Additionally, patients might not know what all is available to them service-wise, especially in the rural centres of Northern Health. It’s my hope that by chatting with people in positions like mine, we can help them learn more about what’s available to them.
What is your favourite part of your role at NH?
I really enjoy connecting with all the multi-disciplines in the oncology process. You learn a little bit about everybody’s responsibilities, and it helps us all work together better.
I find when the most challenging issues come up and things that require a little more work, those are the most rewarding situations because this is where I feel my contribution is most valued. I am always learning and will be able to contribute more during future scenarios. If everything was 100% straight forward all the time, my job would be super easy, but it would not be half as interesting or half as rewarding.
What’s your favourite thing to do in your community / region?
I love my own time, but I really love my family. What makes me happiest is when my kids are home and we just chill! Sometimes that means watching a movie, sometimes it means getting out for a snowshoe.
Sadly for me, my children aren't always together all the time. Another thing I really enjoy is helping with the Special Olympics. Giving people with disabilities an opportunity to participate in sports that they may not otherwise be able to do so and giving them a sense of togetherness is a very rewarding experience. Connecting with them and watching them be social and participate physically is so great. I just returned from Special Olympics Provincial Games where I co-coached the Prince George snowshoe team. I am very proud to announce that our four snowshoers received a combined 16 medals!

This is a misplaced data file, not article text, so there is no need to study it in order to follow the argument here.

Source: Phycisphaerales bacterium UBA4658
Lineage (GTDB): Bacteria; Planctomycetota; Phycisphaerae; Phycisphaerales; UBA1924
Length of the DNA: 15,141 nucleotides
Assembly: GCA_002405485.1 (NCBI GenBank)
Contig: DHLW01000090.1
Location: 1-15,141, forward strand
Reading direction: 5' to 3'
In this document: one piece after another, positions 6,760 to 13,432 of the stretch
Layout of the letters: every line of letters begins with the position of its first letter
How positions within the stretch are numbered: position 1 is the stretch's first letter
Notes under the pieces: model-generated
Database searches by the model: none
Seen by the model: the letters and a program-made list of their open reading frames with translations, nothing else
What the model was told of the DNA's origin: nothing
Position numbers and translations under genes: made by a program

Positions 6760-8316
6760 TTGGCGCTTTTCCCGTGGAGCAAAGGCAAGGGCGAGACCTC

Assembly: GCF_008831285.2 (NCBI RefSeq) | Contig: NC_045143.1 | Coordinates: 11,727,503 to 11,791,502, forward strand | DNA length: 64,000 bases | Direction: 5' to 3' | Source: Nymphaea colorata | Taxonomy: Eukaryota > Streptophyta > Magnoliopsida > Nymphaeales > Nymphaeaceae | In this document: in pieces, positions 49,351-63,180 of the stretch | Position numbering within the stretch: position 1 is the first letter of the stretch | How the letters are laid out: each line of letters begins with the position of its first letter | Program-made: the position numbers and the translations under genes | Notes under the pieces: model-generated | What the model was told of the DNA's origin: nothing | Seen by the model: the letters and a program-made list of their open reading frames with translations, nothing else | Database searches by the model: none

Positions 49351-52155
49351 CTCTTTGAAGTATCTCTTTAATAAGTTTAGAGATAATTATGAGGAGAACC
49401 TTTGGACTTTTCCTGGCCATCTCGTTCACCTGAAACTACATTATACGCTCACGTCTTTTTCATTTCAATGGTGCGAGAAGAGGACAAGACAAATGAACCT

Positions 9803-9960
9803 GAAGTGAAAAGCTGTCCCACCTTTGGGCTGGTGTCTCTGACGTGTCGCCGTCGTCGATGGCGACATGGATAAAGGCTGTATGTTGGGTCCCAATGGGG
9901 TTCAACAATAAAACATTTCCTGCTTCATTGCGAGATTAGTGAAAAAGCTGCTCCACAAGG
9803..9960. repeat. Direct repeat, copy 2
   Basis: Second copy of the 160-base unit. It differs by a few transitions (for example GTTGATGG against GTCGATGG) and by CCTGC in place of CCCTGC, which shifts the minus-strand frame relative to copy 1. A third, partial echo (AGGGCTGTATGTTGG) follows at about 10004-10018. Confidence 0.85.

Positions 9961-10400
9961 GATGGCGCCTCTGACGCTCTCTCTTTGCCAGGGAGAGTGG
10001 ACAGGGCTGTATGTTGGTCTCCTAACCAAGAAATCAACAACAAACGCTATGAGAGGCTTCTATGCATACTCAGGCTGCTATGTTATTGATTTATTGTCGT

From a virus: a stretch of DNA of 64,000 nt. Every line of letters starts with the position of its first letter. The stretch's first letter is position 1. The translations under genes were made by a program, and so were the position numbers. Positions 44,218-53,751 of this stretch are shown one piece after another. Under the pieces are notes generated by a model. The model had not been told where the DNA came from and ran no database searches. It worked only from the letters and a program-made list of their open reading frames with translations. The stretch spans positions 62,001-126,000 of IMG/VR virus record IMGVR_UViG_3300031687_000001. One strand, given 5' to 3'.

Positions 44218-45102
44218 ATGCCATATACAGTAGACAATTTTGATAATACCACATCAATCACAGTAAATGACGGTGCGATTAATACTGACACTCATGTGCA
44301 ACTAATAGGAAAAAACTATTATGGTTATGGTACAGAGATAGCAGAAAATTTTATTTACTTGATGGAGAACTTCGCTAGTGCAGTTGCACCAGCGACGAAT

If you could show someone one thing about working at Northern Health that’s awesome, what would that be?
The Northern Health region is huge, and spectacular. You really must see it to understand and appreciate it. There are so many cool rural communities, and that’s another part of my job that is rewarding. Realizing that we are helping people get such vital treatment in their small communities so they can be at home, surrounded by their family members – that’s special. You get to help people who are going through a very tough time, and you're making their life a bit easier. I think that makes a big difference for a patient.
Any advice for someone looking to get into oncology?
If you’re brand new or interested in oncology, I would recommend going to a center (like the BC Cancer Center) to check out how things work. Nobody really knows about the oncology process and how everything works until you're actually in the mix of things.
Go speak to someone like me – someone who has been in the oncology process and can explain the components of the job. There are a lot of unique factors in the role, and the more you understand, the better you will be able to positively contribute to the process.
Suni Dunn recently received the Dr. Winston Bishop Community Cancer Care Award, an honour reserved for those who consistently demonstrate outstanding performance in Cancer Care. Outstanding Community Cancer Care is demonstrated by exceptional practice, leadership, and communication. Congrats Suni, and thank you for the great interview and the amazing work you do!
If you’re interested in Pharmacy at Northern Health, check out the opportunities available here: Pharmacy at NH.